Private companies have challenged the Affordable Healthcare Act provisions that require reproductive health coverage, including birth control, and today the Supreme Court agreed to hear their arguments. One of the plaintiffs is Hobby Lobby, Inc, a national chain of more than 500 craft stores, whose Christian owners say the government mandates run counter to their beliefs. The case will likely be heard in March, with a decision by the end of June.
The Presidential Daily Brief
Two American bombers flew through what most of the world considers international airspace above the East China Sea. But China declared the area an “air defense identification zone” and claimed the right to monitor, and take action, against aircraft that entered the space – a move thought to put more pressure on Japan over nearby islands. One expert calls the Chinese declaration mostly hot air – but dangerous enough that it could burn.
Whether up to 15,000 U.S. and NATO troops remain in Afghanistan after 2014 now depends on President Hamid Karzai signing, by year’s end, a bilateral security agreement produced after months of negotiation. On Monday Karzai, rejecting the advice of his own assembly of elders, or loya jirga, indicated that he would not sign the agreement unless new conditions were met. The conditions include the end of American raids on private homes in Afghanistan and the release of all Afghan prisoners from Guantanamo Bay. The White House insists negotiations are closed.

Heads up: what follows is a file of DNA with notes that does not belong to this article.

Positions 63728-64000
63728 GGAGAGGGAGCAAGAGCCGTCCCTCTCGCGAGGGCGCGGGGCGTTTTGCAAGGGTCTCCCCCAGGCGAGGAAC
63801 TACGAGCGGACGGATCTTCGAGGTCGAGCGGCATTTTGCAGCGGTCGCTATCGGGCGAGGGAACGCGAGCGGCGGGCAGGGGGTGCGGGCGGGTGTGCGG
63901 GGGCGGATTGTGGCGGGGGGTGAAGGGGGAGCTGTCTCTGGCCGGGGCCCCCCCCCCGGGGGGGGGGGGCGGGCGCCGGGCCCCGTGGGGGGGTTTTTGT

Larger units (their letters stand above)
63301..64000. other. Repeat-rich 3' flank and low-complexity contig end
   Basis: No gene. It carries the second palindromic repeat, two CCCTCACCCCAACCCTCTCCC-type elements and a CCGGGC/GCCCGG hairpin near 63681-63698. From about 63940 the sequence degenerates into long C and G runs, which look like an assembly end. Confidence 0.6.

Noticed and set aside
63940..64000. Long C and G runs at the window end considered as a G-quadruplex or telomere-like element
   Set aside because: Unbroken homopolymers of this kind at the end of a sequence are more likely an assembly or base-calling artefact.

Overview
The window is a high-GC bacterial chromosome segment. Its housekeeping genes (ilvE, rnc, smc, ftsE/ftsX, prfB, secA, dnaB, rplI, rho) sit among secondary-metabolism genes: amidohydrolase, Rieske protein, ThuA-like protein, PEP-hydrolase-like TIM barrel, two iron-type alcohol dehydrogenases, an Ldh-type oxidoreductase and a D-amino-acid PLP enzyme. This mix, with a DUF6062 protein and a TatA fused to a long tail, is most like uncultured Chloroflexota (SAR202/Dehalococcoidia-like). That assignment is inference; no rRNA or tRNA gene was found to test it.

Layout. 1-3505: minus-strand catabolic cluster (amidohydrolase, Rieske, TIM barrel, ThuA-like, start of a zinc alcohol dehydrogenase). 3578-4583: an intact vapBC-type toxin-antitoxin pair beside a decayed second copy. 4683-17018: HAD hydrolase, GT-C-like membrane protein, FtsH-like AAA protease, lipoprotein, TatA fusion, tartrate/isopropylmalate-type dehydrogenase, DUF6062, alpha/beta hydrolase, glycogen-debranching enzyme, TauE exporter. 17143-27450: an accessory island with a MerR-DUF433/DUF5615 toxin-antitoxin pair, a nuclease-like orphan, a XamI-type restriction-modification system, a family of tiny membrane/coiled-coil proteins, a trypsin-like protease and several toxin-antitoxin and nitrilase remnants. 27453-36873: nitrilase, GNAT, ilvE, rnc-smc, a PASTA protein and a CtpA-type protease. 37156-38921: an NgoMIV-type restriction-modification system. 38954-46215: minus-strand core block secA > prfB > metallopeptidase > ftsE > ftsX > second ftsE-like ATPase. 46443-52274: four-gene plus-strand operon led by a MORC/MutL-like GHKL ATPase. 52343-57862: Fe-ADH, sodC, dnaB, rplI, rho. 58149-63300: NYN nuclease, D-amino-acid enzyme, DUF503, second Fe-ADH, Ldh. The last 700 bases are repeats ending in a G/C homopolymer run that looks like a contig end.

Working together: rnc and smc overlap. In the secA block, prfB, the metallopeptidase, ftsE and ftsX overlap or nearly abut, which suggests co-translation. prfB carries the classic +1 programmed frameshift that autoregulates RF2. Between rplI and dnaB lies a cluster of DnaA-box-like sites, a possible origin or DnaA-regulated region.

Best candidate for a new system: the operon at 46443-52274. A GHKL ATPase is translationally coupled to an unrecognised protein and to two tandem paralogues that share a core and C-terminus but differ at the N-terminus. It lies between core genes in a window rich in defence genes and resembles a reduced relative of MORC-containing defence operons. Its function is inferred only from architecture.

A curfew has been declared in Bangkok after two days of protests against PM Yingluck Shinawatra’s government over an amnesty bill that would have given legal immunity to her brother, former PM Thaksin Shinawatra. Thaksin Shinawatra was ousted in a 2006 military coup and convicted of corruption in 2010. Protesters took over several government buildings and cut power to the finance ministry in an effort to prevent the bill’s passage. Observers fear a repeat of the 2010 anti-government demonstrations. Debate over a no-confidence vote against the current prime minister starts today, with a vote slated for Thursday.
Walmart announced a new CEO on Monday: Doug McMillon, the firm’s affable chief of international operations, who is about as thorough a company man as they come. He takes the reins on Feb. 1. McMillon, who once worked under founder Sam Walton, joined the company as a summer associate at a distribution center and has spent nearly all of his professional life with Walmart. The new CEO will have plenty on his plate, as the retailer grapples with sluggish domestic sales, setbacks to foreign expansion, and the continued rise of Amazon and discount web commerce.
In the largest demonstrations since the 2004 Orange Revolution, some 100,000 protesters took to the streets of Kiev over the weekend to protest President Viktor Yanukovych’s decision to suspend signing a trade and integration deal with the EU. Jailed former president Yulia Tymoshenko’s lawyer announced on Monday that she would go on a hunger strike to push the government to change course. Meanwhile, Yanukovych attempted to strike a conciliatory note to soothe thousands of protesters, who were ultimately dispersed by police with batons and pepper spray.